Pakistan's national intelligence agency, the ISI, offered new details Tuesday on the military assault that killed Osama bin Laden in an account that differed somewhat from the United States' version of events.
An ISI official who spoke anonymously to the BBC also said the agency was embarrassed by its intelligence failures, including apparently not knowing that the al Qaeda leader had been living for years in a suburban area dominated by the Pakistani military.
The official said that the ISI had raided the compound in 2003 -- before bin Laden took up residency there -- but that it had fallen off the intelligence radar since then.
He also said that Bin Laden's daughter -- aged 12 or 13 -- witnessed her father's slaying during the U.S. military raid Sunday.The Killing of Osama bin Laden
The ISI official's account differs in places from the version offered by U.S. officials. The official said that there were 17 to 18 people in the compound at the time of the attack and that the Americans took away one prisoner, possibly a bin Laden son. The U.S. has said that there were 23 children and nine women in the compound in addition to those killed in the raid, and all were turned over to Pakistani authorities.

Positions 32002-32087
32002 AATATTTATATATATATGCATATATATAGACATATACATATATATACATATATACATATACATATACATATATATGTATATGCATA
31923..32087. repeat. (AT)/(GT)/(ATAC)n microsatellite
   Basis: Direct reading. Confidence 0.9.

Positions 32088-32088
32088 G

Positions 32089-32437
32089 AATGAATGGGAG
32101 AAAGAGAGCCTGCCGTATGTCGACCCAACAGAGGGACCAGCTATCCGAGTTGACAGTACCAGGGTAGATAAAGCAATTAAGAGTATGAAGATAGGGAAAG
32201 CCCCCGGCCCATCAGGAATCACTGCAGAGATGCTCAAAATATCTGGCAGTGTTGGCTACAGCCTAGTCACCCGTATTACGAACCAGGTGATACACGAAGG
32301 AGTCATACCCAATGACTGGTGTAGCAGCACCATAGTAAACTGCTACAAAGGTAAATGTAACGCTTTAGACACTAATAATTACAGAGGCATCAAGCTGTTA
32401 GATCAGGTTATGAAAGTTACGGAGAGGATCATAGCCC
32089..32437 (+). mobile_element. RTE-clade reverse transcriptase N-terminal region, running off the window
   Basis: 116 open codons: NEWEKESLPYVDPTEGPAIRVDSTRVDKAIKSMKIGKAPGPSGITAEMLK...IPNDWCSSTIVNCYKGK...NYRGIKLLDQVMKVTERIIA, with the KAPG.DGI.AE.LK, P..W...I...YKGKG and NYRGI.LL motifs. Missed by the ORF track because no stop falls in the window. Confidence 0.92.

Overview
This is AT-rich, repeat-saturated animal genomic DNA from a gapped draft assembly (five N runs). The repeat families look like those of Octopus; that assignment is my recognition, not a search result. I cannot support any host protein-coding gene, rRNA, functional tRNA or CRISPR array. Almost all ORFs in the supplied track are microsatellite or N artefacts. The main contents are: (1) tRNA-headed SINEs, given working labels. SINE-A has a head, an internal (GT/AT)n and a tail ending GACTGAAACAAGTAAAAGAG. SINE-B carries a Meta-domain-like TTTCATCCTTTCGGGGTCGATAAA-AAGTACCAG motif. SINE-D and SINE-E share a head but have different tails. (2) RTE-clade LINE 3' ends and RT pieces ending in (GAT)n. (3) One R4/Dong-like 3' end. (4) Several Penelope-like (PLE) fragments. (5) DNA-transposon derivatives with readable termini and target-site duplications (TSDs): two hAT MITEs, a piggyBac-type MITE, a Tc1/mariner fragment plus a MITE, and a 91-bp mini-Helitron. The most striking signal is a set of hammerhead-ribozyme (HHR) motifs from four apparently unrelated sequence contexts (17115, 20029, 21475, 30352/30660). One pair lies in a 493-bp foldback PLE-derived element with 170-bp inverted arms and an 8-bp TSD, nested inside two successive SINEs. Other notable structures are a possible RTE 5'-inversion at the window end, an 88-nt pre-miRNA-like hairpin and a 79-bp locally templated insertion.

The official said the remaining people left in the house were found tied up and suggested that U.S. forces may have been planning to take them away but abandoned the plan due to a helicopter that malfunctioned.
There are reasons to be skeptical of the anonymous official's version of events. Documents recently released by WikiLeaks show that U.S. officials consider the ISI to be a terrorist group similar to Hamas or Hezbollah, and the U.S. has been grappling with ongoing questions about Pakistan's reliability as a partner in fighting terrorism.
The claim that ISI agents raided the compound in 2003 are also dubious, since U.S. intelligence indicates it was only built in 2005.
Of course, official U.S. accounts of such charged events are not free from falsehoods. After initially reporting that bin Laden used a woman as a human shield, officials backtracked from that account..
The CIA and the ISI have worked closely together since the Sept. 11 terrorist attacks to hunt down al Qaeda operatives sheltering in Pakistan. But U.S. officials have often voiced suspicions that elements of the ISI were either linked to or supporting militants even as the two countries publicly talked of their alliance in the campaign against extremism.
Relations between the two agencies hit a new low this year after an American CIA contractor shot and killed two Pakistanis he claimed were robbing him. Since then, the ISI has complained about American drones strikes along the Afghan border and the alleged existence of scores of CIA agents in the country without its knowledge.